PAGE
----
Latest update: May 22nd, 2012
3) Try to get close with your mother-in-law. Call and talk to her about her family or about any problems you know she is experiencing. If you know this will make her uncomfortable, then talk to her about your children and ask her for her advice and opinions. Even if you don’t need her ideas, pretend that you do and make her believe that her advice and opinions are important to you. If you ever follow her advice, make sure to let her know that it produced great results.
At the next simcha, sit next to her and talk about something you know she likes. Compliment her on a dish that she prepared, and ask her for the recipe and how to make it as well as she does. If you notice that she needs help with something, volunteer to do it for her. While this step might seem useless, the more you have these types of conversations with your mother-in-law the more she will feel that she is needed. This will make her feel much closer to you, and ultimately she will be more comfortable helping you.
If you follow these three steps, I am confident that you will notice that your mother-in-law will help you more often and be more supportive. I bet it will even get to a point where your sisters-in-law will become jealous of you!
Simple Yet Powerful Thoughts
Dear Simple Yet Powerful Thoughts:
Thank you for your insightful and helpful letter. I think your ideas will help to bring shalom and create better relationships between daughters-in-law and mothers-in-law. Your ideas can be helpful in all relationships. It is important for all of us to remember to be appreciative of others and judge them favorably. Thank you again for writing and may Hashem give you hatzlachah in all your endeavors!Dr. Yael Respler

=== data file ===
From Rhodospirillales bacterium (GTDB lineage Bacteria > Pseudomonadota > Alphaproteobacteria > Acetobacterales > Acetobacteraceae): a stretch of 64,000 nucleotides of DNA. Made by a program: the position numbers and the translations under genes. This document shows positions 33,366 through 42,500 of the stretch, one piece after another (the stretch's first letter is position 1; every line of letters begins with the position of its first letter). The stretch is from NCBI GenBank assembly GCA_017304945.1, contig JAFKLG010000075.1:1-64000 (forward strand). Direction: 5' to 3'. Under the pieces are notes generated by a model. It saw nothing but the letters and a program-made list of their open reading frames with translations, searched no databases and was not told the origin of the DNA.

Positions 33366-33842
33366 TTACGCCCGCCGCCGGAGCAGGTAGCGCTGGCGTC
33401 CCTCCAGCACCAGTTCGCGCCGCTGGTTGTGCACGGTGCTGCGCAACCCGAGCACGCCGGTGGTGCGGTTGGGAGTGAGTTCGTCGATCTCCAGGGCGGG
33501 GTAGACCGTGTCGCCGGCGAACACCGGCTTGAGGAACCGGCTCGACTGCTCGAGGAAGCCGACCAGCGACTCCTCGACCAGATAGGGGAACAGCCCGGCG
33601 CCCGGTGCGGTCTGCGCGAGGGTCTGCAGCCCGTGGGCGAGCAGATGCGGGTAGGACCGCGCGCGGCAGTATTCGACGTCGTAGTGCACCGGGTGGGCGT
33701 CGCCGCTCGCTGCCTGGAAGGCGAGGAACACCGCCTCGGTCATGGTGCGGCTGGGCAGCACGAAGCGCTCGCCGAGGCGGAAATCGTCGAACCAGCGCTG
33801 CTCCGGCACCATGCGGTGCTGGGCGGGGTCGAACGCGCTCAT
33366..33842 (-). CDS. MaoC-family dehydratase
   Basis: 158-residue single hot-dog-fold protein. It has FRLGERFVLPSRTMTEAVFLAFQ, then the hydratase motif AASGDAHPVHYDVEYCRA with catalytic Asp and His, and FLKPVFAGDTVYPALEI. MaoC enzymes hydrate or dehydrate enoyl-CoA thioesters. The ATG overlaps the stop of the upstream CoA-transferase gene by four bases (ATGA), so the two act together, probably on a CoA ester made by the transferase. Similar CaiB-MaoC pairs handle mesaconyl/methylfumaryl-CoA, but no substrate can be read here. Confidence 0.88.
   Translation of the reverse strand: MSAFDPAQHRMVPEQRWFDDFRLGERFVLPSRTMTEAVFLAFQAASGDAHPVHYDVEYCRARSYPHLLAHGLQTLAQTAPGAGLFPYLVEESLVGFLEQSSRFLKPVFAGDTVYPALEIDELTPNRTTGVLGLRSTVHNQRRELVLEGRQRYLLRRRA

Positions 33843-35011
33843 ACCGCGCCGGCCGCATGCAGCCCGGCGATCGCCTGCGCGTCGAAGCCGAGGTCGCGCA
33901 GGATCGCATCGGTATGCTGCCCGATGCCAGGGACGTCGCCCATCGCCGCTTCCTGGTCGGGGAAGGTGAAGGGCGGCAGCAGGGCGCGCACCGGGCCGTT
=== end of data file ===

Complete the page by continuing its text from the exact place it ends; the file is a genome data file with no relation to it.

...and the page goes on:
About the Author: Dr. Yael Respler is a psychotherapist in private practice who provides marital, dating and family counseling. Dr. Respler also deals with problems relating to marital intimacy. Letters may be emailed to firstname.lastname@example.org. To schedule an appointment, please call 917-751-4887. Dr. Orit Respler-Herman, a child psychologist, co-authors this column and is now in private practice providing complete pychological evaluations as well as child and adolescent therapy. She can be reached at 917-679-1612. Previous columns can be viewed at www.jewishpress.com and archives of Dr. Respler’s radio shows can be found at www.dryaelrespler.com.
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